Google the phrase sloppy letter and diatribes against the practice of careless correspondence pop up. So it will probably come as a surprise to learn that bestselling writer Linden Gross advises all her writing coach clients to write her sloppy letters. "The sloppier, the better," she says.
"Most writers are so concerned about the quality of their work that the quality of their work suffers," says Gross, who draws on her background in editing, writing and teaching when working with others. "Ideas and creativity don't flow in the face of self-criticism. And how do you discover your own voice if you're constantly judging its flaws? All that spawns is doubt and eventually immobilization and writer's block. The Sloppy Letter to Linden diffuses all those self-imposed constraints."
The rules are simple. Clients can't worry about spelling, grammar, language, sentence structure, repetition, logic or anything else. They just write as fast and as long as they want, or until they've brought Linden up to speed about themselves and their project, including why it's important to them, what they're trying to say and/or accomplish, and any other background information that might be helpful.
Some people finish this brain dump in less than an hour. Others work on it for months. "Whether they wind up with whole chunks of prose that drop right into their manuscripts, find the voice they've spent months or years struggling to cultivate, or simply relax, without exception writers find the exercise liberating," says Gross. "After all, how can you sweat something that's supposed to be sloppy?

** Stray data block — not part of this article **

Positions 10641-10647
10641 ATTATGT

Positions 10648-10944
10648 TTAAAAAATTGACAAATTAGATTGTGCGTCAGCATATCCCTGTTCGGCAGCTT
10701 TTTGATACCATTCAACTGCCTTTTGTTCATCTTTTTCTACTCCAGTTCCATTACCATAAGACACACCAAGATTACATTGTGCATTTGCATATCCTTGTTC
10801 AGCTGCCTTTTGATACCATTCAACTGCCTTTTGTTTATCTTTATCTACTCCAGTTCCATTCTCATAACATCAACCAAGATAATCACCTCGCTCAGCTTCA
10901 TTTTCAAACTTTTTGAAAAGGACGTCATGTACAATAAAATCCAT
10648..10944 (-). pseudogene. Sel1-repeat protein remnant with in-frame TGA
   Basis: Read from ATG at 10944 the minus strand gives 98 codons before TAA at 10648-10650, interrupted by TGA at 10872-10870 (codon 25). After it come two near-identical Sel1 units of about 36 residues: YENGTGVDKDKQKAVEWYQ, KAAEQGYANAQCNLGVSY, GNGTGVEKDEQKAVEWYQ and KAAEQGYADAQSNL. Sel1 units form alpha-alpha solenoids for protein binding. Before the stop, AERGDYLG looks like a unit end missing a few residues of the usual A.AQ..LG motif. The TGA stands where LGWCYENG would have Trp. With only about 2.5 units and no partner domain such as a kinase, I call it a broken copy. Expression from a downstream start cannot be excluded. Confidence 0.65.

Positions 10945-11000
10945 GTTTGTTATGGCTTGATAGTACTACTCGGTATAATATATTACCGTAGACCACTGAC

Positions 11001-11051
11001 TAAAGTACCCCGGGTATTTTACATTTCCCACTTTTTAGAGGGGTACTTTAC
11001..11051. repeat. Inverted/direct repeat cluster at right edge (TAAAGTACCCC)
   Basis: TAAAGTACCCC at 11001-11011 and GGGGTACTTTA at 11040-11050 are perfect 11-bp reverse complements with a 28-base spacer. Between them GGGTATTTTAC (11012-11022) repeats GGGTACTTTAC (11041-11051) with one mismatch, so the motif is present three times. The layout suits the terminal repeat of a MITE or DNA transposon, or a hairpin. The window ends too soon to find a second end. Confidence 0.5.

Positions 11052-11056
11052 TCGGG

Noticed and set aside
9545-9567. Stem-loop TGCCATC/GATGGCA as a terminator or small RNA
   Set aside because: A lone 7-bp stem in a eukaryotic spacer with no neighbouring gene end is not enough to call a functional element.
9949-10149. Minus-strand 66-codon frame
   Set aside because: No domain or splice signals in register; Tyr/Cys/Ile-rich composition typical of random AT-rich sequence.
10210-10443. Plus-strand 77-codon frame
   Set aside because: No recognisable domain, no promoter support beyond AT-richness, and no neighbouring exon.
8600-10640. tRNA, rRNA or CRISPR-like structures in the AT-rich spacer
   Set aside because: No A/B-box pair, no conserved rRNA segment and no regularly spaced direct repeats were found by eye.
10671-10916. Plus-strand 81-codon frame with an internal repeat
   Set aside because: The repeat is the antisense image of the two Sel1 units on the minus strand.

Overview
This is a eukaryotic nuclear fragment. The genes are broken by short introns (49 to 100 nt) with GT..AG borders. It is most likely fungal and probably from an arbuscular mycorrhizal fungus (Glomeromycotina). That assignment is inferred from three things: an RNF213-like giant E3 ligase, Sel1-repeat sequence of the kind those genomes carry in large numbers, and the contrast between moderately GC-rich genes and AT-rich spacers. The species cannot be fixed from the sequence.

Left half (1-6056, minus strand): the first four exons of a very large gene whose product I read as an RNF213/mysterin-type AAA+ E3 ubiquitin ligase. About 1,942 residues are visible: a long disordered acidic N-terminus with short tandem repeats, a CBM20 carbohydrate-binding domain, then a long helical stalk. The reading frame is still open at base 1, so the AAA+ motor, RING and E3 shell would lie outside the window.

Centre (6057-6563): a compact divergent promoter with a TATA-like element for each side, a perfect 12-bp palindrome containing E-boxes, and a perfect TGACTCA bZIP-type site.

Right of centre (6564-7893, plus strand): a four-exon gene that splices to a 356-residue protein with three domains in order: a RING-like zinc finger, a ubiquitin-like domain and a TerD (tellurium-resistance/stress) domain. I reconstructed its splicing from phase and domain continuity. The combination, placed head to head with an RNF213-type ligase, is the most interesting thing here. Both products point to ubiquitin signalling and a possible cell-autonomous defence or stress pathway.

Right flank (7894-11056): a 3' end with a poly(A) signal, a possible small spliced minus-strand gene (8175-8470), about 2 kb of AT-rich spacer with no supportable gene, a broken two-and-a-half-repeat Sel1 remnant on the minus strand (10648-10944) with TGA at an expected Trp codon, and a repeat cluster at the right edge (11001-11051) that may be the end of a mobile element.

"Try the sloppy letter exercise the next time you need to jumpstart—or restart—your writing," she adds. "Or join the growing number of writers who are turning to writing coaches for help."
People often assume that hiring a writing coach implies that they're incapable of writing on their own and need hand-holding. That may be true, and there's nothing wrong with that. But a writing coach relationship extends way beyond encouraging aspiring or veteran writers, holding them accountable or even teaching them about the craft of writing. It's like having a partner on their creative team who has managed to retain the perspective that can so easily be lost when immersed in a big project. Writers are in the trees by definition. A writing coach still has a sense of the forest as a whole.
"To choose a writing coach who will work for you, first find one who shares your vision," says Gross. "Second, find a writing coach who fulfills your needs. Just as no two writers work the same way, writing coaches have different styles. Some writing coaches don't even read what their clients write, which puzzles me to no end. That's like writing about food you never taste."
Gross does more than read her clients' work. She offers a willing ear, feedback, encouragement and when absolutely necessary a reality check. And though each writer has his or her strengths and weaknesses that need to be addressed in a manner befitting the person and the situation, there's one piece of advice that she gives every writer: Quit judging yourself and your work so harshly.
She believes that a writing coach should:
Critique pages already written and provide ongoing feedback re: the growing pile of new ones;
Help writers organize their thoughts, enrich their work and find their voice—whether they're just beginning or have a full draft;
Facilitate a project's development, including brainstorming about ideas, story arc, plot, character development and more;
Help design a realistic schedule and hold clients accountable to target goals and dates;
Keep them motivated and focused;
Give perspective when they become derailed or discouraged;
Provide writing tips to help clients focus as they work on the next installment;
Direct rewrite(s)—a fact of life for every writer, no matter how experienced;
Guide writers through the publishing (or self-publishing) maze;
Encourage them every step of the way.
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